Photocopies of absentee ballots offered by Coleman's lawyers caused confusion; judges want to see originals.
The trial to determine Minnesota's disputed U.S. Senate election got off to a slow start Monday -- and then bogged down.
The trouble came over testimony that workers for Republican Norm Coleman's campaign had marked or obscured copies of some absentee ballot envelopes offered as evidence. The acknowledgment provoked confusion and prompted the judges to demand the original documents.
On that note, the first day of the trial abruptly halted, leaving the second's agenda something of a mystery.
That turn promised to prolong a trial that Coleman lawyer Joe Friedberg predicted in his opening statement would be "extremely tedious" and involve the examination of 5,000 ballots, one at a time.
The Coleman campaign is arguing as part of its court challenge that as many as 5,000 rejected absentee ballots from the Nov. 4 election should be counted. It says those ballots are comparable to some that were judged wrongly rejected and counted during the administrative recount.
The claim is the centerpiece of Coleman's effort to overturn recount results that left DFLer Al Franken with a 225-vote lead.
The day's proceedings slowed after Franken lawyer Marc Elias questioned a Coleman witness about envelopes for more than a dozen absentee ballots that the Coleman campaign said were marked "accepted" but were not counted by county elections officials
Judge Denise Reilly, a member of a three-judge panel hearing the case, asked the witness how a judge could determine who made marks on copies the campaign made of some of the rejected absentee ballot envelopes. Without seeing the originals, "it's difficult to know that completely," replied Gloria Sonnen, who is working with the Coleman recount lawyers.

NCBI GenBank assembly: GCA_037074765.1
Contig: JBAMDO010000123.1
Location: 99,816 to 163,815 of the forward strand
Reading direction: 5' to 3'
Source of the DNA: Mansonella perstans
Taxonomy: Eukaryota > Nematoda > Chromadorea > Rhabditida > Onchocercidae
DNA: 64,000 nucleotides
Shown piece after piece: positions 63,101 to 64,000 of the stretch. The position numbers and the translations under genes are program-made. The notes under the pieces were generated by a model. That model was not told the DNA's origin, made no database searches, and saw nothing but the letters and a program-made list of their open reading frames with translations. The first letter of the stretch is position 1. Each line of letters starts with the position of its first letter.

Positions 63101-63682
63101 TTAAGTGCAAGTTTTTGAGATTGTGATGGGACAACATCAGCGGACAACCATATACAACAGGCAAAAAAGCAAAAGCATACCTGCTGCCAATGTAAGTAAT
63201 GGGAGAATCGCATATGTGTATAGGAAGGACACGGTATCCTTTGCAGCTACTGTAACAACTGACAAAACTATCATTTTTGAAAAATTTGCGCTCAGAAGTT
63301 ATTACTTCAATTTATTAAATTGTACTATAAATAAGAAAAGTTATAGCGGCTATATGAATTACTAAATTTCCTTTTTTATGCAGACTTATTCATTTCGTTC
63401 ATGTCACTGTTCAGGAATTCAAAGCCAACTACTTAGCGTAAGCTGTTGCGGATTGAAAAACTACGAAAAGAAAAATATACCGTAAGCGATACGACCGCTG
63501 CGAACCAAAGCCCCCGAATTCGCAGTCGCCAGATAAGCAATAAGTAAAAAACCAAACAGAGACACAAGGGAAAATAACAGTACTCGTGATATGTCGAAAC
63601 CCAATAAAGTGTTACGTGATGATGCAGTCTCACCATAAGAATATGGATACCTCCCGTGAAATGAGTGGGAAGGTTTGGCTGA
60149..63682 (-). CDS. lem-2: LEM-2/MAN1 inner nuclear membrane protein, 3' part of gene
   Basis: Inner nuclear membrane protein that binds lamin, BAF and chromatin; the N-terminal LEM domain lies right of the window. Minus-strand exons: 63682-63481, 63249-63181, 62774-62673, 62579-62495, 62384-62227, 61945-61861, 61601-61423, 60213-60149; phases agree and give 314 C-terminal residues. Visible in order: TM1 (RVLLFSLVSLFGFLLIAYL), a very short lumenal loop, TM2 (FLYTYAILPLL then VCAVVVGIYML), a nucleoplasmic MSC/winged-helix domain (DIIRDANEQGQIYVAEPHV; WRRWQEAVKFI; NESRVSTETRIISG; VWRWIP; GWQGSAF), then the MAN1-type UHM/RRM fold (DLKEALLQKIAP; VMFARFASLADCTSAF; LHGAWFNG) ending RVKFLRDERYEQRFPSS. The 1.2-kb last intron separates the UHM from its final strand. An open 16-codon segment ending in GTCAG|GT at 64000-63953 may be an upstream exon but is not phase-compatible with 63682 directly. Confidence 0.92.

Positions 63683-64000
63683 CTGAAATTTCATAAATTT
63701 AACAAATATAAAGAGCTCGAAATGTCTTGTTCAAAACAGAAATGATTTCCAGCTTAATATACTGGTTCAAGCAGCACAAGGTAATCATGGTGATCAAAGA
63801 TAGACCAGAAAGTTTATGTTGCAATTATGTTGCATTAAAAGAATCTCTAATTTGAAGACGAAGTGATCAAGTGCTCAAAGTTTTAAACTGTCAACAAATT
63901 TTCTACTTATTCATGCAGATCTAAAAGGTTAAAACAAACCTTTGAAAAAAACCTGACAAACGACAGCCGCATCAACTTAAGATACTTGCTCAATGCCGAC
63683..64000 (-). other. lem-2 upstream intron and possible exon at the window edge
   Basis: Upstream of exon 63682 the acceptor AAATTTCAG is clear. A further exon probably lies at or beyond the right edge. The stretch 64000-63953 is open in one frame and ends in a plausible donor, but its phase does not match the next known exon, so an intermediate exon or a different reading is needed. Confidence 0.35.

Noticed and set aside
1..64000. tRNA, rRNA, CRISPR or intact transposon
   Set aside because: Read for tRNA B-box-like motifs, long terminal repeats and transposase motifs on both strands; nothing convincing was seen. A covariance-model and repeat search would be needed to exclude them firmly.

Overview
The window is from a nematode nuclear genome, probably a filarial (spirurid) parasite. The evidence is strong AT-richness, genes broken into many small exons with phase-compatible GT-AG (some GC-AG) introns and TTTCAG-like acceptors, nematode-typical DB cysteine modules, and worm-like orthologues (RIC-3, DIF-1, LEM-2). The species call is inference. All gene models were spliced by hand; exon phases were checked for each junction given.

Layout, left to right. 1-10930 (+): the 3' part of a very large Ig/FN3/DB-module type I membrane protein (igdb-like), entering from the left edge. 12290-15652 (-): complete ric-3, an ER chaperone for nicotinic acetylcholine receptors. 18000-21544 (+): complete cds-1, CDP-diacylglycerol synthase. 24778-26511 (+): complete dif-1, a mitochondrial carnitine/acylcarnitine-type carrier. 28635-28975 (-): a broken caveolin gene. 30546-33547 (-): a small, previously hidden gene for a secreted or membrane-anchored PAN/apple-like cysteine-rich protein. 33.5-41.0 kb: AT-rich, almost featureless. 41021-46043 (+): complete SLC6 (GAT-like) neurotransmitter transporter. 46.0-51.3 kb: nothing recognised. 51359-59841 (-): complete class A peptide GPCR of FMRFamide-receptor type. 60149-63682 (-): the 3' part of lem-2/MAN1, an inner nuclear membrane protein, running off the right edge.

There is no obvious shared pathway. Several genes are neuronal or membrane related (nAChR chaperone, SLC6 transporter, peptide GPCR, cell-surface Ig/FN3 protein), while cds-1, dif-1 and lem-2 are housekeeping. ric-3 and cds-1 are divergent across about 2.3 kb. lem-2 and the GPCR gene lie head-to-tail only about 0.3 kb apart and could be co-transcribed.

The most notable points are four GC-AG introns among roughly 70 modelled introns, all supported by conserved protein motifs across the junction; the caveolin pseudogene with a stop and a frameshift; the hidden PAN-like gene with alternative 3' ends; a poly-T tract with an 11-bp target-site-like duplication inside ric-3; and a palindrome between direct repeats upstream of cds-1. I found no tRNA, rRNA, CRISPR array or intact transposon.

"It's not apparent to the panel that the witness can explain all the markings on these proposed exhibits and how they differ from the originals," said District Judge Kurt Marben, in asking for the originals.
Earlier, Coleman political director Kristen Fuzer acknowledged under questioning by Elias that Coleman campaign workers, in photocopying copies of documents that county officials sent them, sometimes cut off or obscured the reasons that counties gave for rejecting absentee ballots. For instance, in one case, "no registration" was cut off during photocopying.
The Coleman campaign said the markings and copying were oversights or innocent methods to keep track of documents. The Coleman campaign had asked for permission to reinspect the original rejected absentee ballots as part of major review proposed last week, but that was denied.
The panel decided Monday to allow copies to be introduced, at least temporarily, but, after deliberating briefly in private announced that in order for Coleman to press his case on absentee ballots, it needed to see the original ballots.
Next steps uncertain
Coleman attended the first day of the trial and afterwards said he is likely to attend more of the proceedings.
"This is important to me, it's important to Minnesota," Coleman said. "We are at a critical moment right now. I wanted to be here and observe, and I'm thrilled that I'm here."